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Re: Question with binding

In article <8904191633.AA14869@sesame.Stanford.EDU> mkatz@sesame (Morris Katz) writes:
$   Date: Tue, 18 Apr 89 01:07 EDT
$   From: Andre van Meulebrouck <vanMeule@ALLEGHENY.SCRC.Symbolics.COM>
$       Date: 17 Apr 89 20:36:41 GMT
$       From: titan!dorai@rice.edu  (Dorai Sitaram)
$       [...]
$       A bunch of primitive functions, e.g., +, cons, etc., were treated as
$       _constants_ in the sense that the names could not have other values
$       assigned to them.  [...]
$   ^^That's my understanding too:  the idea that certain procedures can't change
$   during the course of a compilation/computation, otherwise things couldn't be
$   guaranteed to make sense if they were meanwhile allowed to change underneath
$   your feet during the computation/compilation.  As to user defined
$   functions--well if you want to do those sorts of things with your own functions,
$   okay, but the system won't let you do that with its functions (upon which it
$   might depend, or otherwise feels some responsibility to protect the integrity
$   of). [...]
$   In MacScheme, if you try (define + ...) you get:
$   ERROR:  Integrable procedures may not be redefined.  
$   (set! + ...)
$   I like the idea of that a great deal...I don't think the convenience of being
$   able to redefine things (advertently or inadvertently--with or without warning)
$   is a wonderful feature.  You can always write your own similar functions with
$   different names, and call out to those in preference if a system function isn't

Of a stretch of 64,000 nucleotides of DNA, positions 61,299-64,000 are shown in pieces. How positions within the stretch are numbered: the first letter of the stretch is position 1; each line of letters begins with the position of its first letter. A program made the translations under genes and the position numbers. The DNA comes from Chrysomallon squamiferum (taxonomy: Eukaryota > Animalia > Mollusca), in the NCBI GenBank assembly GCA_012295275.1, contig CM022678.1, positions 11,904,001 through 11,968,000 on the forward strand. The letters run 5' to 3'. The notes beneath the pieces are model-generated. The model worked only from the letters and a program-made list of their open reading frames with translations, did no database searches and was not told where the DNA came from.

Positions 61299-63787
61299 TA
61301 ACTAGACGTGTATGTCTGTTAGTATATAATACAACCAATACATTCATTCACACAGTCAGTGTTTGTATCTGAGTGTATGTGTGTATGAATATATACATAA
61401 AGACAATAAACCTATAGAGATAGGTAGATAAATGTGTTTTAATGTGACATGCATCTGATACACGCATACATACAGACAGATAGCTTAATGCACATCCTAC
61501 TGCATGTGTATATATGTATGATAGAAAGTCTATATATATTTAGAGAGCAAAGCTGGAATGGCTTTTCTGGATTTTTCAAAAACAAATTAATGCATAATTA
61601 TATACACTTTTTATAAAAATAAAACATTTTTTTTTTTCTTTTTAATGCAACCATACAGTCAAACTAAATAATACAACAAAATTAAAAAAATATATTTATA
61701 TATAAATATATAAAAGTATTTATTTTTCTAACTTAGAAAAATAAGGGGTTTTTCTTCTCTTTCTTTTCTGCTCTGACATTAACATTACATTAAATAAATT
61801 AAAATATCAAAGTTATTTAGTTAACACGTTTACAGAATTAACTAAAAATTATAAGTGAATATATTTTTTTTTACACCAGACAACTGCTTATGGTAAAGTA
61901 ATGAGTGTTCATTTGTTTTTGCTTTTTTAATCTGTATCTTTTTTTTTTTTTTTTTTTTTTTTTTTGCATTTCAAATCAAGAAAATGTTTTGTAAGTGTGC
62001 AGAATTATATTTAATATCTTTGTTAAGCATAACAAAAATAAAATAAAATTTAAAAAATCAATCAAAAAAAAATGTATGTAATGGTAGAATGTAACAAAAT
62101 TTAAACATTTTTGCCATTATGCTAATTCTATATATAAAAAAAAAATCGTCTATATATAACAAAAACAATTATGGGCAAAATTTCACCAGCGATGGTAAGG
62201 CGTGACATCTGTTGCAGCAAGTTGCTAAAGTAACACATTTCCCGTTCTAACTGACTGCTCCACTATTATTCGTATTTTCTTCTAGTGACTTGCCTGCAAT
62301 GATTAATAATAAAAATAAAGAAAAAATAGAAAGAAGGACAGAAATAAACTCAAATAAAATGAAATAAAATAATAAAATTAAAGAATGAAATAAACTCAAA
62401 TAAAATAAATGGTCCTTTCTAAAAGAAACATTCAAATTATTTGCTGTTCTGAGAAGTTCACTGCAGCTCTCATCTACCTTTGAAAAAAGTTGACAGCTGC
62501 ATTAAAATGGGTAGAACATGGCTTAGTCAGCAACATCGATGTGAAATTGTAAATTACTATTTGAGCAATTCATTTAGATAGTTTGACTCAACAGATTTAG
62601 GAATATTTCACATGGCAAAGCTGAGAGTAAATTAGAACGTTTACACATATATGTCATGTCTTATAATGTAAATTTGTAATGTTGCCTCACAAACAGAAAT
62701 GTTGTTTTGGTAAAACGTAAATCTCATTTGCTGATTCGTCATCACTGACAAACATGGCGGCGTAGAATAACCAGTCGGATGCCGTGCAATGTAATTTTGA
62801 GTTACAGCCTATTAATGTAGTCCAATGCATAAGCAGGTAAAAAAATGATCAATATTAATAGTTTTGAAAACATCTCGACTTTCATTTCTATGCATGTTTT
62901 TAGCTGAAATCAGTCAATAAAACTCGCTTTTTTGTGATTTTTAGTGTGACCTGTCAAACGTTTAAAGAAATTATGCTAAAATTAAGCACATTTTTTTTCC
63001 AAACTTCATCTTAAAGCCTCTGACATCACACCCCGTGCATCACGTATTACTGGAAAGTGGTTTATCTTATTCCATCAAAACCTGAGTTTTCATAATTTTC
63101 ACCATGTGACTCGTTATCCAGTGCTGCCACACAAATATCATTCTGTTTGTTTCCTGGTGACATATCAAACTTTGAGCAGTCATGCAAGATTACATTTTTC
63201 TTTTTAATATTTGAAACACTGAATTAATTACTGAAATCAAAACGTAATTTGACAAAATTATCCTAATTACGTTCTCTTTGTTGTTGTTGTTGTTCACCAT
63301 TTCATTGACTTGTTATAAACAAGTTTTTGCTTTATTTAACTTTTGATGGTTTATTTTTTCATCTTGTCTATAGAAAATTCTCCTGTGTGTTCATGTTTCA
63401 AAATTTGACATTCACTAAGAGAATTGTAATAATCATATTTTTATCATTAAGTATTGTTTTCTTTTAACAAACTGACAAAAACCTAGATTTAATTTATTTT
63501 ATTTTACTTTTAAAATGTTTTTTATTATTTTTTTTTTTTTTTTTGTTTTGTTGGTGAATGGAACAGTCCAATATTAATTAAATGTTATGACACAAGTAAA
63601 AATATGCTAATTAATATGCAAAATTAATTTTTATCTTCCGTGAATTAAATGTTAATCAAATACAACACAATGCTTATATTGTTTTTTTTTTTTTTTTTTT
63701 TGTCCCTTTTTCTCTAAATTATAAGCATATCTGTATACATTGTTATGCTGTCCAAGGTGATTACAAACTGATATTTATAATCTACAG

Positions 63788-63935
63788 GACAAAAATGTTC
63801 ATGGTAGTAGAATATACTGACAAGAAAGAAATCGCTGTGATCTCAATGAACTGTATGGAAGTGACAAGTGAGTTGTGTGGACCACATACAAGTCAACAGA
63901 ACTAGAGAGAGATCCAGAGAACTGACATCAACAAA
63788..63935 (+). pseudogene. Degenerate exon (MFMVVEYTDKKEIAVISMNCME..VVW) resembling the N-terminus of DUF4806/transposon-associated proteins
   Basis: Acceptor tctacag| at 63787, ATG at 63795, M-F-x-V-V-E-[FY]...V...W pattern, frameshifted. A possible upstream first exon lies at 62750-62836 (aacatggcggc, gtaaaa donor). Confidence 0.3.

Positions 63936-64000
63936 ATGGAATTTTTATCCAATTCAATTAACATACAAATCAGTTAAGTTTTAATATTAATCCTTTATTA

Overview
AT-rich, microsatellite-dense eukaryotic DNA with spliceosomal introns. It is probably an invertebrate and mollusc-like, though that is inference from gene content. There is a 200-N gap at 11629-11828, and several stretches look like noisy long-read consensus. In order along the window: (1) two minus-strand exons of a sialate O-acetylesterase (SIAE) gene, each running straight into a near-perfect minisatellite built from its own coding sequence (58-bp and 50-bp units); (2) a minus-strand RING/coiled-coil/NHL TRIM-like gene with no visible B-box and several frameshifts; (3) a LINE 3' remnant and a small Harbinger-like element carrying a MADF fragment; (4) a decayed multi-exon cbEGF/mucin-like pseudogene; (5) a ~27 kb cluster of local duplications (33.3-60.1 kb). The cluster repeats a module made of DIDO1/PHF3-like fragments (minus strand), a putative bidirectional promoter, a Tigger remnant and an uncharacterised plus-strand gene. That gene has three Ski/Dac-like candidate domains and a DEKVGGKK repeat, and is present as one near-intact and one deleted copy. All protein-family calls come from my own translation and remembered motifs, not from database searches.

$   quite what you wanted, right?
$       --dorai
Not right (for me). BTW, I did _not_ say the above. They are Andre's
words. I needed to say this, because I tend to the diametrically
opposite opinion >:-].

$Yes, but this may not be the correct way to think about things.  Lets say that
$I want to count the number of cons cells that are formed in a suite of
$programs.  A good way to do this might be to create an environment in which the
$constructors like CONS and LIST were aliased to versions that counted the
$number of cells they allocated.  The program suite could then be run in this
$new environment to gather the desired statistics.  I would find the alternative
$of modifying all of the programs in the test suite much less elegant and quite
$inconvenient.  In on approach the cost of implementation is constant and in the
$other it is proportional to the size of the test suite.
$					Morry Katz

An earlier version of Chez did in fact allow redefinition of system
"constants" to be visible in existing system code, not just in
existing (and of course future) user code. One can use this to good
effect to define modified versions of the interpreter-eval, Morry's
cell-counting cons, etc. However, the current Chez has a most curious
stance on this matter. System "constants" can be redefined, but while
existing user code reflects these changes, system code is immune.
Obviously, there is no inlining going on. It's almost as if the
implementors took care to seal off system code with a huge "let",
i.e., (let ([cons cons] ... [<sys-const> <sys-const>] ...)
<sys-code>), so that any redefinition of the <sys-const>'s doesn't
affect <sys-code>.

I agree with Andre that redefinition of system-defined functions could
infringe upon the integrity of the system. In the old Chez, one needed
to just type (set! cons 0) to have the whole session come tumbling
down like a house of cards. But then, I don't think the guy who said
"Eternal vigilance is the price of liberty" meant it as an argument
_against_ liberty.

We must believe in free will. We have no choice.       --Isaac Bashevis Singer